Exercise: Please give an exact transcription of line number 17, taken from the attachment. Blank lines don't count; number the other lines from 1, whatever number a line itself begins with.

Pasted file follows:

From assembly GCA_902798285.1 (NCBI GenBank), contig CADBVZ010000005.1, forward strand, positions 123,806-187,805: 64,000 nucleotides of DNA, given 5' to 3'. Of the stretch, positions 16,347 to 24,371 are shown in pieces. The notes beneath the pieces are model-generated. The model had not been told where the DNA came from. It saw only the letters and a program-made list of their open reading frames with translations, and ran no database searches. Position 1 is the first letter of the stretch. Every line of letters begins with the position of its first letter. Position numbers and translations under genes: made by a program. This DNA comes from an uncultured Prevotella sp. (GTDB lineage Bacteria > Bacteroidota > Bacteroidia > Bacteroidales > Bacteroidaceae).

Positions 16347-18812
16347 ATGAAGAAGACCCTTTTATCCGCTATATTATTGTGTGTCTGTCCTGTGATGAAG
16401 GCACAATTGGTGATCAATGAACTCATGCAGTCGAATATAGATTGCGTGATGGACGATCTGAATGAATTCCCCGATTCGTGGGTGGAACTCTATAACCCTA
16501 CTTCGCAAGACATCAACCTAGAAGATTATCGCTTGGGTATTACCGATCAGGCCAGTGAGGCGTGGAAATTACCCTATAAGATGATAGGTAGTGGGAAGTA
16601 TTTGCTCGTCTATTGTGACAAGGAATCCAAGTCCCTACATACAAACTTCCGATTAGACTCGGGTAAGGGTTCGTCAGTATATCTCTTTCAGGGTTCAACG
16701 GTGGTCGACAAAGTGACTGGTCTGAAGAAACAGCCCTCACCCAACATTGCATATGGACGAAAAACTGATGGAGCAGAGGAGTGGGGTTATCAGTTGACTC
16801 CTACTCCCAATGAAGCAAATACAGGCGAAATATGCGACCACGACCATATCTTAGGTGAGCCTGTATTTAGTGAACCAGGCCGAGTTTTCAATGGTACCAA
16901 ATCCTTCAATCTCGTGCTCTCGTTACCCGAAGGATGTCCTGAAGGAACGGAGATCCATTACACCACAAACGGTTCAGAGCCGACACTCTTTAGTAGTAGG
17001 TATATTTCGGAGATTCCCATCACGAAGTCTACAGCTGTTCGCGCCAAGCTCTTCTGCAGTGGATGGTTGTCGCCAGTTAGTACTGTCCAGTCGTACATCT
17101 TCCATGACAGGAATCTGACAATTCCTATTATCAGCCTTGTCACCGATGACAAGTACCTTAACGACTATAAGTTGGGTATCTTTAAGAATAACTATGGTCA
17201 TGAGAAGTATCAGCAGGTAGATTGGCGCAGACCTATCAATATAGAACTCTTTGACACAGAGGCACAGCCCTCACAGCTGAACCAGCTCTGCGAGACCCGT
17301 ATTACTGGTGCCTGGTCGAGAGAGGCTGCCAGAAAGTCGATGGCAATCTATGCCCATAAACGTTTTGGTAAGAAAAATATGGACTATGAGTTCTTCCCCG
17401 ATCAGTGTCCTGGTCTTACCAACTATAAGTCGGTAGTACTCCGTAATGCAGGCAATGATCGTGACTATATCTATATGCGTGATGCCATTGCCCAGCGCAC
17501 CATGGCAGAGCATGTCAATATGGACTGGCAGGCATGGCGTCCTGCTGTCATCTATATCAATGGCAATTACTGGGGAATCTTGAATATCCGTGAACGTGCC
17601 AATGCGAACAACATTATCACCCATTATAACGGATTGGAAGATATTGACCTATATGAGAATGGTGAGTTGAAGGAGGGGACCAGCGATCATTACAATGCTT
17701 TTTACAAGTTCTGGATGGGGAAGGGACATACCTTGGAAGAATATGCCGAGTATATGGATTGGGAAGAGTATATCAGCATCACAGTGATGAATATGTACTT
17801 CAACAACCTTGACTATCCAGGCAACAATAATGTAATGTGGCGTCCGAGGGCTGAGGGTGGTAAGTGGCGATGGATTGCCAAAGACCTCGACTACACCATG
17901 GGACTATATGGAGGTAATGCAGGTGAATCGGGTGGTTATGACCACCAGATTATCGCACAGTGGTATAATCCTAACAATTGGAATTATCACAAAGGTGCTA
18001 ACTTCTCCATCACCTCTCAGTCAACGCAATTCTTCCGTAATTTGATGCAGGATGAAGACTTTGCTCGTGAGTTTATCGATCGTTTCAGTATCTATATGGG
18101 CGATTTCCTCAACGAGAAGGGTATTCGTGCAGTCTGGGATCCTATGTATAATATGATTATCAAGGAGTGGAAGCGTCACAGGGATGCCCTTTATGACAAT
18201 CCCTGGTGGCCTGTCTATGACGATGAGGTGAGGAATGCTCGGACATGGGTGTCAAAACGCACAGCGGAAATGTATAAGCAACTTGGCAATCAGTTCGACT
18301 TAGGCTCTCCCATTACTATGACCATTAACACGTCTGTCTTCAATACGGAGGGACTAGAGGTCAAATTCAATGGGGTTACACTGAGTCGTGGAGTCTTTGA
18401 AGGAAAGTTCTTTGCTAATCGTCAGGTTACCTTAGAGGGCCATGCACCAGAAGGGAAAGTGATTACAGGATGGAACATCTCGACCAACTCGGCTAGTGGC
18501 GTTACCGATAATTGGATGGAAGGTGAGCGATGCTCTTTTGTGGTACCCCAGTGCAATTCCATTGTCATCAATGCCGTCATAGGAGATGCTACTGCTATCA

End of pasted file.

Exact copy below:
17701 TTTACAAGTTCTGGATGGGGAAGGGACATACCTTGGAAGAATATGCCGAGTATATGGATTGGGAAGAGTATATCAGCATCACAGTGATGAATATGTACTT